Disruption is often a good thing, especially if it’s planned for with a strategy in place. Despite COVID, commercial real estate has been performing very well into mid 2022, with office being an exception. However, despite the rosy picture many of our industry groups are painting, I am less optimistic as we enter the fourth quarter and early 2023. However, I want to mention that this doesn’t mean it’s doomsday – it’s quite the opposite. Is commercial real estate a good investment: the following piece offers insight and analysis, including thoughts on 1031 exchange rules.
Operating a Commercial Real Estate Business
The market is too “frothy”. The opportunities for the more creative or opportunistic investor are limited because there are a lot of investors and institutional firms that are ok with accepting lower returns and/or higher risk. They believe the market will continue to increase at the same rate or are under pressure due to 1031 exchange rules.
I tend to follow my instincts based on my real-world day to day experiences operating a commercial development, brokerage, and property management business. I don’t get too caught up analyzing numbers and the large economic forecast whitepapers published by some of the larger firms. Many times they compile data and then an economist crunches those numbers to make a prediction vs. really understanding the day-to-day challenges facing the industry.
Sure, rents have been going up, cap rates going down, debt has been cheap, and equity has been prevalent. However, there comes a point when the rent tenants can pay caps out, cap rates bottom out, interest rates bottom out, and the pendulum must start to swing the other way. As the saying goes, “what goes up must come down”.
Tight Margins, Fed Interest Rate Hike and Construction Cost Issues
As a developer, I believe we are at the tipping point. This happens when the developers’ margins are too tight so projects don’t pencil at all or it’s way too risky for such a low return. We are at this point. I know multiple developers that have either recently scrapped their projects or put them on hold. They believe with the Fed interest rate increases and construction costs at all-time highs, the projects simply don’t make sense anymore.
- While nowhere near their all-time high, the Fed interest rate has steadily increased and it just increased again a few weeks ago.
- The 10-year treasury yield is also up, and Fed interest rate increases are on the agenda for the remaining Federal Open Market Committee meetings. This means that the cost of capital is higher so achieving the lenders Debt Coverage Ratio (DCR) minimum is going to require more equity.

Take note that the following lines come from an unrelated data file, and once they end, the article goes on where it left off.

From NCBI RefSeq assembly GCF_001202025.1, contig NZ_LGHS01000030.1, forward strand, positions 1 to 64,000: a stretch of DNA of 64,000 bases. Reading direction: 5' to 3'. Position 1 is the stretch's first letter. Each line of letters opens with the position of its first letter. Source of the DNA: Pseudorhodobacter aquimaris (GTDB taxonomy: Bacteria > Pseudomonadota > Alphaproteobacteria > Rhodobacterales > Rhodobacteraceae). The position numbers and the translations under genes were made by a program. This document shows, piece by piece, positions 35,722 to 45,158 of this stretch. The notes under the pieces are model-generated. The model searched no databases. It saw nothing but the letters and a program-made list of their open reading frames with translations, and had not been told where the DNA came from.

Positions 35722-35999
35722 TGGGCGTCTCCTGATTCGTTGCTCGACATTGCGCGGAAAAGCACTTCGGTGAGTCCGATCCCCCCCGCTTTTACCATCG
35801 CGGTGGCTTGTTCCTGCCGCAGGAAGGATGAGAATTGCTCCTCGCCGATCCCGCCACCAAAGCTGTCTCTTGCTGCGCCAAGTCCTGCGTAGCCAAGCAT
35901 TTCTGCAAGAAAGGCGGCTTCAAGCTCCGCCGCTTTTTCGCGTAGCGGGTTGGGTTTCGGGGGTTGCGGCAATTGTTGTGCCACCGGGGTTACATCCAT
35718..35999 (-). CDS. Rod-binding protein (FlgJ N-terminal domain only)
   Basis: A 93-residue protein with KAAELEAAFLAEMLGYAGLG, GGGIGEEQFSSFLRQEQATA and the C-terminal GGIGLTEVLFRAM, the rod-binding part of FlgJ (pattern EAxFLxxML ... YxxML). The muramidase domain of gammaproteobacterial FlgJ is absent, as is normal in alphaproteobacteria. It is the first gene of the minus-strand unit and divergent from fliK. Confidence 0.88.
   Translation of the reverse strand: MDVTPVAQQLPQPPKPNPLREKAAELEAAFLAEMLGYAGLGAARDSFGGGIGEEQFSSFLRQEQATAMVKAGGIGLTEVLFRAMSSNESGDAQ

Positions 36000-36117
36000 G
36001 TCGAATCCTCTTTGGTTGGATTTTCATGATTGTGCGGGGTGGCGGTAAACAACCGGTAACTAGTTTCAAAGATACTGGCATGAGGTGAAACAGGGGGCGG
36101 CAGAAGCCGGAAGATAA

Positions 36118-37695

- In addition, lenders are tightening their loan to value requirements. One local bank recently announced that it was no longer going to provide financing for home builders. I see this as a real red-flag because access to capital for developers is necessary.
- On top of this, home builders already have major drags with Fed interest rate increases and construction costs.
- Investors could be affected by the 1031 exchange rules proposed by the Biden administration
- Construction costs continue to remain high as some materials decrease while others have increased. Therefore, there hasn’t been any relief in material costs overall.
- Our contractor has seen a 30% increase in glass and other increases in materials requiring oil such as asphalt. Gas prices are driving up the cost of goods being transported long distances.
- Labor problems remain high and in short supply as well.
- The icing on the cake is that the industry is still struggling with supply chain issues. For example, the suppliers of switchgear (a major and necessary building component) are quoting at over 50 weeks.
- We haven’t seen consumers tighten the purse strings yet. But there is no doubt that inflation and the higher cost of basic goods and services are going to have an impact.
- Higher consumer prices recently boosted the annual inflation rate to its highest level in more than four decades.
- The cost of energy, which combines items like gasoline, electricity, and fuel oil, is up more than 34% from a year ago. Consumers are paying more for goods and services and not seeing the same level of increase in wages.
- Consumer confidence fell for a second consecutive month in June – its lowest point in nearly a decade. A few reasons why:
- Local and geopolitical conflicts
- General polarization of society
- Midterm elections in November
- COVID still looming like a dark cloud that impacts consumer confidence.
- Looking ahead over the next six months, consumer spending and economic growth are likely to continue to face strong headwinds according to the US Conference Board’s report.
Commercial Real Estate Analysis: Advice on Each Sector
With all that said, now the question is: What does this mean for specific commercial real estate sectors? Is commercial real estate a good investment? I answer those questions below with researched opinions of my own.